My favourite chocolatey bits of the night were next. The chocolate ethereal was this chocolately blob with caramel, almond and muscatel hidden and spokes of tempered dark chocolate, toffee, milk chocolate and milk film (? I don't know the technical word) sticking out. It was delicious! Loved the chocolately/caramelly/toffee-y combination.
And I couldn't leave Quay without having their Eight Texture Chocolate Cake. We've all seen Masterchef contestants struggle with the 8 layers of chocolate done in different ways. And it's delicious. But I have to say, it all kind of mushes together to be a really chocolately dessert. Yes there's crisp and there's mousse and there's biscuity... but in my mouth ? Just chocolate. I love chocolate ... but this is definitely a cake to share as it's super rich and decadent.
Petit fours and coffee and tea were also presented to us. All four chocolate bites were yum! But you have to bear in mind that I just demolished a chocolate blob and a massively chocolatey cake. Chocolate truffles were less appreciated than what they would, at other times, be. Luckily, they gave us another four to have a home - and these four were enjoyed immensely :)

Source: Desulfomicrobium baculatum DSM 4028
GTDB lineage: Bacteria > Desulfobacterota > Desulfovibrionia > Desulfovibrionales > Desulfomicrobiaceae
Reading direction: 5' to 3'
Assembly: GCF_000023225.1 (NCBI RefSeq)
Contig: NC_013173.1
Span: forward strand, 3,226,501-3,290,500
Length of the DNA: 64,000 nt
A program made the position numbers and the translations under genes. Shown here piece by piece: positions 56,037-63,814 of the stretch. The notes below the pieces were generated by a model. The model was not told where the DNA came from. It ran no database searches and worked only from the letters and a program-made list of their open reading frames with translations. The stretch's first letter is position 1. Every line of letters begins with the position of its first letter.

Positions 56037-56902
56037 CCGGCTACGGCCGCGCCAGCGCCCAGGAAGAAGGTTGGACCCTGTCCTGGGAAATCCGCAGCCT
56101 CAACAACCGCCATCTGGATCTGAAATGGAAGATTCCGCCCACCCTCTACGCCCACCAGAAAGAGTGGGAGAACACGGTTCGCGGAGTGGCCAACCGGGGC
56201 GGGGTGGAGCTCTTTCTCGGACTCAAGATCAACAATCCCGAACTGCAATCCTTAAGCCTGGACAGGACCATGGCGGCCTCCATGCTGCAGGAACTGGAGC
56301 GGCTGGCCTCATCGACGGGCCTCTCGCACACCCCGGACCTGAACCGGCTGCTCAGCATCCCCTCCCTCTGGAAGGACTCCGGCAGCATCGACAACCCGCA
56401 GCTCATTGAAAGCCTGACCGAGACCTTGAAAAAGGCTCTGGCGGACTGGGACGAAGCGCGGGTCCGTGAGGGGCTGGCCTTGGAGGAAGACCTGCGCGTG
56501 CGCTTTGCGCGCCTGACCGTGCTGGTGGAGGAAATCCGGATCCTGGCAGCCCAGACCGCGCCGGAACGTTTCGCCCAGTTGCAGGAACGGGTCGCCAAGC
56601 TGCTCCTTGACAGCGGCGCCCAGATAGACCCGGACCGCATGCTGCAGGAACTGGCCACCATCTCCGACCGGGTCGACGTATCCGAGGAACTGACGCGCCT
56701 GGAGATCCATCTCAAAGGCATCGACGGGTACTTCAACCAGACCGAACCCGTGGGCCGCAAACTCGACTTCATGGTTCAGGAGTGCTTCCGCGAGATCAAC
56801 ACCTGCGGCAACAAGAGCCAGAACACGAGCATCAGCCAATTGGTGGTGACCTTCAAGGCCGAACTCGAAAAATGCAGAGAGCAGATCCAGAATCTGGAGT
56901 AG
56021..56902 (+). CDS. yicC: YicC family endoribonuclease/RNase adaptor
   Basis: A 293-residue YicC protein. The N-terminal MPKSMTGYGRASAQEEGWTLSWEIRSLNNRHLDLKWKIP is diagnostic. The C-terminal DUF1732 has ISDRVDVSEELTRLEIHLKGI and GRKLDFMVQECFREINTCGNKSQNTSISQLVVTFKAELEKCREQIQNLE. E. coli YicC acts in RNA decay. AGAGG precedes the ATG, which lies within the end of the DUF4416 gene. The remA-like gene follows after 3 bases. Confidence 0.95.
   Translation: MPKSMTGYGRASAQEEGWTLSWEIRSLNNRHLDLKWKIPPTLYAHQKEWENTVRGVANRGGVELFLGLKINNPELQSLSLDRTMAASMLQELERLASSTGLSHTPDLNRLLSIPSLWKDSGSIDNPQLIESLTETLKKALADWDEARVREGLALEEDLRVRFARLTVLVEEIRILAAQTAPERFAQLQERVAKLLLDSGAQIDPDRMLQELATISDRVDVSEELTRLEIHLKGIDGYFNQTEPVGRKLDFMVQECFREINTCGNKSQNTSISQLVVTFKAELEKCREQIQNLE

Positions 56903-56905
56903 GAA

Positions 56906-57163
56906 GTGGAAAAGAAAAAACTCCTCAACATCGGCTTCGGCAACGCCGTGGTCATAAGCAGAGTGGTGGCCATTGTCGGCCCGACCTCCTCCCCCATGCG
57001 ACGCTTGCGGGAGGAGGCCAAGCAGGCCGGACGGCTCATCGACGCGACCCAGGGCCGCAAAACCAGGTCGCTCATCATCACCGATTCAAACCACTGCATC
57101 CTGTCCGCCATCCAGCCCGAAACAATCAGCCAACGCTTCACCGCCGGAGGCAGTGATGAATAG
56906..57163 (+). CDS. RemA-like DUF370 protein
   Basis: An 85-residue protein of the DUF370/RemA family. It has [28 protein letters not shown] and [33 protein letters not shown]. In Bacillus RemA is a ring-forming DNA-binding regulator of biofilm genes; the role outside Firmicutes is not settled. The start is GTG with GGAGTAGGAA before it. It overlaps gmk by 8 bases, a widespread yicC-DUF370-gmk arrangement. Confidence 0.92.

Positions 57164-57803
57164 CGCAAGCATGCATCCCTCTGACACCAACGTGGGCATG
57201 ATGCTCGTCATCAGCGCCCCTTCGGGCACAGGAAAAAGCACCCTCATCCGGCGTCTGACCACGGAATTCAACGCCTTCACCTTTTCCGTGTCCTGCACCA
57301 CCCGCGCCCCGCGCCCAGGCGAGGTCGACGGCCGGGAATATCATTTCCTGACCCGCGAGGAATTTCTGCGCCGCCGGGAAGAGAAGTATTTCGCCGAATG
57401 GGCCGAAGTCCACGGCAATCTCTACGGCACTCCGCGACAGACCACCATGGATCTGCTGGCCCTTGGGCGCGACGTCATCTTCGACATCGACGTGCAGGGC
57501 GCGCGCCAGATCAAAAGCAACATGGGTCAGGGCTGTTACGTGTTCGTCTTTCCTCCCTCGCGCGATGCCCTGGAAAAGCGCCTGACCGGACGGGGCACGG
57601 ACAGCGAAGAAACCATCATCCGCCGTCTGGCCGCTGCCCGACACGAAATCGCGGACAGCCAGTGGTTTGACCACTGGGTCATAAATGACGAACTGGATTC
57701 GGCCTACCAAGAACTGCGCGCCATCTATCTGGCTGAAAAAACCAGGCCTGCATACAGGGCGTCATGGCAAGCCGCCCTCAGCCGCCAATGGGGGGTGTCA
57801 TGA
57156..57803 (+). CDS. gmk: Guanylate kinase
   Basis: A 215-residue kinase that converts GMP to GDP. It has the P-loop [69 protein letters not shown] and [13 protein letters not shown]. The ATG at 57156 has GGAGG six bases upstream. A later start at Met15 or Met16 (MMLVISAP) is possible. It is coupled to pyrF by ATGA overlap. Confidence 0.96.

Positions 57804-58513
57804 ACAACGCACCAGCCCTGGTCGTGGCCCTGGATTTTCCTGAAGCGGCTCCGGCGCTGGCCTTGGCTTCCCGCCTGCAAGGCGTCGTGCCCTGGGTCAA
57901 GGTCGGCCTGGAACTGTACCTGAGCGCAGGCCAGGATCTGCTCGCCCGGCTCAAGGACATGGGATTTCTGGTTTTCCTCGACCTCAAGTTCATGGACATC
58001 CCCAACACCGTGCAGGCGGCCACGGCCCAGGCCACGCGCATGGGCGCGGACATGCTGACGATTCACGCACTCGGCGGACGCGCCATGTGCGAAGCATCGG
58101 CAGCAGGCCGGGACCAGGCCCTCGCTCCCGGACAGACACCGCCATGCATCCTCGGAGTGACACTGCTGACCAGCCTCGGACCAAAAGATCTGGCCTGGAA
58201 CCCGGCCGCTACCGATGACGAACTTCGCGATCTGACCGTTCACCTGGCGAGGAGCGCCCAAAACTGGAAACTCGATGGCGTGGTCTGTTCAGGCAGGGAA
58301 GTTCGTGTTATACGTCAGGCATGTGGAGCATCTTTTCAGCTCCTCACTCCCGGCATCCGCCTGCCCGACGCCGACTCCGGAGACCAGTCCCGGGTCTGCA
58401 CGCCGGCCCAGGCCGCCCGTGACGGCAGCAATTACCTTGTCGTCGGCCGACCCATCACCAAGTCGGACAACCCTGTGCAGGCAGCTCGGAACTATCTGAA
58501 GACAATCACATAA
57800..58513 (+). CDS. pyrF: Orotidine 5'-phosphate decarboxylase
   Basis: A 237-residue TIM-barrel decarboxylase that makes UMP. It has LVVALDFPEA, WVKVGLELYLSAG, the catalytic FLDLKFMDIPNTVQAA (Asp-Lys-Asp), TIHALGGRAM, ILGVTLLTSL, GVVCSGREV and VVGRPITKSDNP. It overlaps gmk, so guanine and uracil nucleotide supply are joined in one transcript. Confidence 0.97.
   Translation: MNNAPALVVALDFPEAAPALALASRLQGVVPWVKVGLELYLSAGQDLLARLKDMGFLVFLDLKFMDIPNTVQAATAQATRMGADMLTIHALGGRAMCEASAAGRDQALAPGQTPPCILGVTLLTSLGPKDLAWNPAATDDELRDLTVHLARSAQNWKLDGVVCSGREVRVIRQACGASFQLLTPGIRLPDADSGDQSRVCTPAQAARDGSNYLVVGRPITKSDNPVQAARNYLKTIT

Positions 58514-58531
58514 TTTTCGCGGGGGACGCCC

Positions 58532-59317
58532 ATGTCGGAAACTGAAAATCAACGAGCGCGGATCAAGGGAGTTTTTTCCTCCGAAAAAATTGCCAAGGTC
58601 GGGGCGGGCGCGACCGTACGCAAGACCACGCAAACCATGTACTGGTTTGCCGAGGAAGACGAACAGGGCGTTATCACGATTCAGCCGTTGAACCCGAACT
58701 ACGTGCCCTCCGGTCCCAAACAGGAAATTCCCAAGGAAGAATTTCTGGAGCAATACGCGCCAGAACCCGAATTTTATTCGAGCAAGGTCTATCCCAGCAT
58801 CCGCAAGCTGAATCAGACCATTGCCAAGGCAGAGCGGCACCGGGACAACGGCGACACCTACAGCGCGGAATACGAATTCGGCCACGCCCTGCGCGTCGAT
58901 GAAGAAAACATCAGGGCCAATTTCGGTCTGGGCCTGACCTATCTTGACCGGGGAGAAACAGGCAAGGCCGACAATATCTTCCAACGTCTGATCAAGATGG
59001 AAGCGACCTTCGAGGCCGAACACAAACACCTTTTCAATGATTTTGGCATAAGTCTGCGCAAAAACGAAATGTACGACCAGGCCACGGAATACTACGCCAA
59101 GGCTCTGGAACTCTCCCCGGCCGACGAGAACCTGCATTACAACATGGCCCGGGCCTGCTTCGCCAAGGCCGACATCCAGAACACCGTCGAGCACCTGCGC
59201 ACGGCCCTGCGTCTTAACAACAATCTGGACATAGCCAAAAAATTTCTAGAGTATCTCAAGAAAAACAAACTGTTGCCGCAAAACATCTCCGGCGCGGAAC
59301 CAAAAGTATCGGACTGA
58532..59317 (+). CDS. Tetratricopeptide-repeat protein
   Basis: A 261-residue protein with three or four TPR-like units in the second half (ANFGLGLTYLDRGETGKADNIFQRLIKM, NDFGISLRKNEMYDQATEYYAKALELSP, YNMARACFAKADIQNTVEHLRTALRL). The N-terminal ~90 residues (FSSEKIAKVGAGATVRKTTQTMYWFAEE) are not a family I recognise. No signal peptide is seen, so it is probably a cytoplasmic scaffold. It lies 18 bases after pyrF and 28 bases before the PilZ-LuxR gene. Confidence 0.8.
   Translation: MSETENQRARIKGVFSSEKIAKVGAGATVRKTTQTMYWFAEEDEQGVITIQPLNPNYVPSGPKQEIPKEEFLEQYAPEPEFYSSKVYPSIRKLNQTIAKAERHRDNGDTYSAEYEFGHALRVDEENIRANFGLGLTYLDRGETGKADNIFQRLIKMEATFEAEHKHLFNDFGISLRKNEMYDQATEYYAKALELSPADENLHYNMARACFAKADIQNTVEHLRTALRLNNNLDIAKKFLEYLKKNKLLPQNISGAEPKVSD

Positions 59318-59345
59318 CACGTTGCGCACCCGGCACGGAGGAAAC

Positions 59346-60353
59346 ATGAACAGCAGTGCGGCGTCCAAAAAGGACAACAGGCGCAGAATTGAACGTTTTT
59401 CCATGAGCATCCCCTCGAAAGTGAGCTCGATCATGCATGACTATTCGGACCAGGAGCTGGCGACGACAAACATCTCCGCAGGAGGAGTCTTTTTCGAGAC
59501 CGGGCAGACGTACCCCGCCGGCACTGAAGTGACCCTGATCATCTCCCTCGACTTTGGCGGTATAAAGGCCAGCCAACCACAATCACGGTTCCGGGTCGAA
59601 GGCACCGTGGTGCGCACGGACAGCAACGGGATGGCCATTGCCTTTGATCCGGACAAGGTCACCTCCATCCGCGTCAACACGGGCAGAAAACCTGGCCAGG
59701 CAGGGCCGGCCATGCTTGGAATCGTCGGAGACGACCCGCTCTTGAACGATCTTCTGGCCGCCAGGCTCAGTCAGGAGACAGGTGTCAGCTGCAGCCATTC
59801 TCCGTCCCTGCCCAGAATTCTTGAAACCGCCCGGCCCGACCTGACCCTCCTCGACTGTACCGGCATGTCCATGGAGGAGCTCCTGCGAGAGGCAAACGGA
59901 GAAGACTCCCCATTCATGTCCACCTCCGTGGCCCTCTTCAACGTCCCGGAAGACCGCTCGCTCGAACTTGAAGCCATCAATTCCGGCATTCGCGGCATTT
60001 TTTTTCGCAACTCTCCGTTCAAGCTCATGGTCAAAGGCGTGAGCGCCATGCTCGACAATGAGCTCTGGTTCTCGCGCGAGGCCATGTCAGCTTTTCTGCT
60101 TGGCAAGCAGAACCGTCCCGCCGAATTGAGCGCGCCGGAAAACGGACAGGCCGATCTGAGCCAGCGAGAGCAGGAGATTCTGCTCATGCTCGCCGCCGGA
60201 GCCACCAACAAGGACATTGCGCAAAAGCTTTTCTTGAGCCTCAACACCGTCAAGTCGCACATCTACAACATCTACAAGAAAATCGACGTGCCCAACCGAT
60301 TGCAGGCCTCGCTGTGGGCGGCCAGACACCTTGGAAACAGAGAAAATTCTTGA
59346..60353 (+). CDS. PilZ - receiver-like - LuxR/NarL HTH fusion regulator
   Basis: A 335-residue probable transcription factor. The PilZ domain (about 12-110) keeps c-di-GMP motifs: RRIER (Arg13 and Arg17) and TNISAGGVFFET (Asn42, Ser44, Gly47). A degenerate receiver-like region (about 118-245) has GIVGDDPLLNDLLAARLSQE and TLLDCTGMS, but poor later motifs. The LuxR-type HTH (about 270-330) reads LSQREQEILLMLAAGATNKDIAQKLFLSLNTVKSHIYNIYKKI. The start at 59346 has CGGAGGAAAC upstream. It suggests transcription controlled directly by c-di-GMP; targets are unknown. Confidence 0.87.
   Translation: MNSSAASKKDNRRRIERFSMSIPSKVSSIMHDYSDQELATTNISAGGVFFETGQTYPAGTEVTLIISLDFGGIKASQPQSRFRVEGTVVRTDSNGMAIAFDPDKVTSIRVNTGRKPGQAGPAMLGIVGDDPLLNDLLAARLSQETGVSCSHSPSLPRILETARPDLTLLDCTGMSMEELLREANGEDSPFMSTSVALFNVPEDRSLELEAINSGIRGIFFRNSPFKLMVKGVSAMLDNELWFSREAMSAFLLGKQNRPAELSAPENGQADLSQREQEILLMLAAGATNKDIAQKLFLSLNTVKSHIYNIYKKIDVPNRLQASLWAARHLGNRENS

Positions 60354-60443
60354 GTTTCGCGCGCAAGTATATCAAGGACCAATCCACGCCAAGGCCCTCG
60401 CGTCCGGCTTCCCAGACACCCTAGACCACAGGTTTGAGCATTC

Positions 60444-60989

So all up, we had a great dining experience. Friendly staff, good food, amazing views. I don't feel comfortable in rating the food... I know it's meant to be super WOW - but we weren't that impressed with most courses. We loved the pigs cheek, snow egg and chocolate ethereal, but we judged the other courses as rather average. Wouldn't be rushing to dine here again, but I would encourage people to eat here at least once in your lifetime.

Upper Level, Overseas Passenger Terminal
5 Hickson Road
The Rocks
NSW, 2000
Tel: (02) 9251 5600


Riley Mackey said...

Good foods and nice views really make it an amazing dining venue. I prefer a place like it as a traveler.

Anonymous said...

I felt the same about my dining experience at Quay - not wowed by it but worth a try! I loved the chocolate/toffee films as well!

Helen (Grab Your Fork) said...

Haha I love that the waiter made you finish the last of your snow egg!